There are many scenarios, between fields such as law enforcement, insurance and media, where both time and accuracy are vital to the outcome of the situation. AI-enhanced solutions are now able to assess the characteristics of an audio file and align it with the most efficient speech recognition engine. This specialised and cyber-secure workflow ensures a highly accurate and diarised draft that is then ready for self-editing or modification by professional editors to be “evidence” ready.

In less time-critical and sensitive situations, the ability to provide a fast and affordable solution for recordings that do not require an edited or certified transcript will enable organisations to uncover and activate the value inherent within their recordings, in the same manner that digitisation of documents allows them to derive deeper insights and searchability.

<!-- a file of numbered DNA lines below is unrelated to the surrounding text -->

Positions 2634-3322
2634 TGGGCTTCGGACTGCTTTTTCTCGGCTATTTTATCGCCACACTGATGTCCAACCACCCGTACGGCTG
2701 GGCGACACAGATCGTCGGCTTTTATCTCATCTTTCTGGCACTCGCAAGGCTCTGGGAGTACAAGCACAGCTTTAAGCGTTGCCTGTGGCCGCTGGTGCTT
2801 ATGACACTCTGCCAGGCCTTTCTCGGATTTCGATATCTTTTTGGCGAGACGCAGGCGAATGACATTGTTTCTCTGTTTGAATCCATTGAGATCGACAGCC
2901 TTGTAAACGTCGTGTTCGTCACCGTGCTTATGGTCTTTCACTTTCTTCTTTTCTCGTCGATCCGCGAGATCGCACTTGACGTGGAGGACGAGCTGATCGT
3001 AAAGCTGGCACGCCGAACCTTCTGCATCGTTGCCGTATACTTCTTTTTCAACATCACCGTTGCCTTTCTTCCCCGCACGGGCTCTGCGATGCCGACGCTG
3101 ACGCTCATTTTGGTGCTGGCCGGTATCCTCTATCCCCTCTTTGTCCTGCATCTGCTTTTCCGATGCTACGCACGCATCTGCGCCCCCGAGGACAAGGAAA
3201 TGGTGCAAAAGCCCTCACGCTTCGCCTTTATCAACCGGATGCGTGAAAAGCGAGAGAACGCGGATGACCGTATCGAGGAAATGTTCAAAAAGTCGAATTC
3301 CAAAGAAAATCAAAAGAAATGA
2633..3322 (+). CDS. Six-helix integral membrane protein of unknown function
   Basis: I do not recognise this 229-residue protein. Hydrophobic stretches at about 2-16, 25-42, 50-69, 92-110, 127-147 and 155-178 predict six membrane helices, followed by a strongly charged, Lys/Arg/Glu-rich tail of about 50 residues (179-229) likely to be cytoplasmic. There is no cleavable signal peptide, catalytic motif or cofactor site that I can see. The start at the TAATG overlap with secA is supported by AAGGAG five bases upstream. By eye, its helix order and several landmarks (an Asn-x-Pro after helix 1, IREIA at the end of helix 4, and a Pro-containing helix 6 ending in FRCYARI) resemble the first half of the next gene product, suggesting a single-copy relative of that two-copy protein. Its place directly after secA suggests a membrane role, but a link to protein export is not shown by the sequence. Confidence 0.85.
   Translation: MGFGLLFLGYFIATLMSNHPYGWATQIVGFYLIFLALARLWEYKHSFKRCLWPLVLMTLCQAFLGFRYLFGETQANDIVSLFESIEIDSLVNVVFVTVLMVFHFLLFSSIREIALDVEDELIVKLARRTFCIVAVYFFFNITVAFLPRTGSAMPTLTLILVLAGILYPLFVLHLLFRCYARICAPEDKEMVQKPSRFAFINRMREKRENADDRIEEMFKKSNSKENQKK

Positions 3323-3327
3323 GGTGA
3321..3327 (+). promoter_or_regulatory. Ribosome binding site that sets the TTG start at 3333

Modern technology also enables an organisation to digitise historical content which has been retained as an audio file but not previously transcribed. This is particularly useful for many media, law enforcement, insurance, legal and court workflows, where information may have been recorded, listened to once, and put aside.

Again, digitising that recording moves it from being a static audio file into a format whereby the information is now searchable, accessible and actionable, and therefore part of the critical decision-making process of the enterprise or legal body.